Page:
Future of RFID


RFID is a proven technology with a long and interesting history. It has always been ahead of its time until recent years. Mostly due to high price, it wasn’t applicable for commercial use. As the price decreases, new opportunities for its utilization arrive. To talk about the future of RFID we should first understand its beginnings. Many people are not aware how old and mature this technology really is.

History of RFID

Like many of the world’s greatest inventions, RFID was invented for the purpose of a war. Its history begins in the Second World War with the Allies and the Axis, both having a goal to find the best strategy to beat the opponents and finally, win in the war.

Their armies had used radar to trace planes before RFID was invented. However, radar was not precise enough. It was impossible to tell the difference between enemy’s planes and country’s own planes. Clearly, it was crucial to determine which plane is approaching in order to have enough time to implement a defense plan.

Germans discovered that the problem could be solved if a pilot rotated his plane when approaching to the base. As a result, a radio signal reflected back would be changed. That would be a specific alert that a friendly plane was approaching. These ventures were the first examples of passive RFID systems.

This invention was a major breakthrough. Nevertheless, it had numerous drawbacks. German pilots had to lose a lot of time and energy to perform this action. Hence, the British army went one step further and put a transmitter on each British plane. Every transmitter could detect radar signals from the ground. When signals were detected, transmitter would send out a signal back. The broadcast signal was a confirmation that the plane does not belong to their enemies.

RFID technology has been developed and improved significantly since then. However the principle is still the same. Every tag has a transmitter that reacts to signals from a reader. When a signal from a reader activates a tag (in passive RFID system), the tag responds with a signal back to the reader announcing its identity.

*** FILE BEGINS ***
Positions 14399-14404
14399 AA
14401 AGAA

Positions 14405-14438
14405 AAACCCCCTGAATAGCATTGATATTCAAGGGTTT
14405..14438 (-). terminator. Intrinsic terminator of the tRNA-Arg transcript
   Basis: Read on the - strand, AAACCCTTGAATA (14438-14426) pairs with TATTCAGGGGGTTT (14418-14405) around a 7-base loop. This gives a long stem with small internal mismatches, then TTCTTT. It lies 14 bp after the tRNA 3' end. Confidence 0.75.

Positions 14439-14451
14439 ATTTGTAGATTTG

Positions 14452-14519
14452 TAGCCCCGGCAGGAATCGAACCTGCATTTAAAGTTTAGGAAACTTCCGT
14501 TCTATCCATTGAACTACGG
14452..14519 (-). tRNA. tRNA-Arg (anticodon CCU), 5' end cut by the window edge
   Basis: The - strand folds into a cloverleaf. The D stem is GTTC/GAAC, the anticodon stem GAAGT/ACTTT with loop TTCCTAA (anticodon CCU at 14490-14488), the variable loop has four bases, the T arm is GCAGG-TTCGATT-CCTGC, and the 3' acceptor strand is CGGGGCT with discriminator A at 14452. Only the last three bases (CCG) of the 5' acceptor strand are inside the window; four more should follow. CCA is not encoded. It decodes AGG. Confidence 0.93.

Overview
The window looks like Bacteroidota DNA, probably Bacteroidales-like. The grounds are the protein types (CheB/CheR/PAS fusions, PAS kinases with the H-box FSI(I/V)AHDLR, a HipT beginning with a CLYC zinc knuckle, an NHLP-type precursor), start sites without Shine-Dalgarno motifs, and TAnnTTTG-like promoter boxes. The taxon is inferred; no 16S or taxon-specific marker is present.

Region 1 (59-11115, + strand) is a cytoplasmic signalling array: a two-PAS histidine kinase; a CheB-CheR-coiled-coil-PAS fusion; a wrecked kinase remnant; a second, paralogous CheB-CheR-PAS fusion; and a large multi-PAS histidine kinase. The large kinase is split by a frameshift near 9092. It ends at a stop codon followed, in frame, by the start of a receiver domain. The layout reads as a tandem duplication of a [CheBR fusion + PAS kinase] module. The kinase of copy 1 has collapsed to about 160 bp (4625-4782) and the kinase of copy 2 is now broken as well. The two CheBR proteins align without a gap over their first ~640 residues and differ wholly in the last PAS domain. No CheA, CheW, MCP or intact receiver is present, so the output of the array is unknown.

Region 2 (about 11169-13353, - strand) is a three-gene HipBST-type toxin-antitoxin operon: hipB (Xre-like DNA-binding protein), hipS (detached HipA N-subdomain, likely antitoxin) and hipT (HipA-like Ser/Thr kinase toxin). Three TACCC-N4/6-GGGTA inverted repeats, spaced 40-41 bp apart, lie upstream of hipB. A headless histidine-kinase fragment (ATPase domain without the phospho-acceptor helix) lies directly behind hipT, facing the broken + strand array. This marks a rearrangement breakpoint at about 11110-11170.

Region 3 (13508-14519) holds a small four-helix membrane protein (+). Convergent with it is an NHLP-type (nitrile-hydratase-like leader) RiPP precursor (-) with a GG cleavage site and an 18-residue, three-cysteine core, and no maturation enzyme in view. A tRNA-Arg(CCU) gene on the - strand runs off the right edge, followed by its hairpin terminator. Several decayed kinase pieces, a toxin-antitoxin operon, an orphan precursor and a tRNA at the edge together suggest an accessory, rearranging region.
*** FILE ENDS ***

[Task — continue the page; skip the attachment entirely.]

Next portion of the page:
RFID Today

A lot has changed since the first use of RFID technology. Undoubtedly, a lot of research and development was required to invent systems that are applicable for low cost commercial applications.

Probably, the first commercial application of RFID is the electronic article surveillance (EAS) systems. They sound an alarm if a person doesn’t pay for the product and tries to leave the store. Besides that, there are multiple RFID applications today including asset management, logistics, inventories and warehouses, access control, identification of animals, tracing surgical tools and patients – you name it.

In everyday life, people use RFID technology without even being aware of it. For instance, RFID systems are used in electronic public transport and toll payment. Moreover, contactless smart cards utilize RFID technology as well and almost everyone uses them today. RFID tags are used as anti-theft devices in cars. A car will not be started until the correct key code is recognized. Further, in sports events like races, the runners may have RFID tags attached to easy identify who the winner was.

Analyses and Predictions

Researches have shown that in the next decade we can expect the growth in the value of the global RFID market. Furthermore, it is expected that the middleware segment is going to register noticeable growth.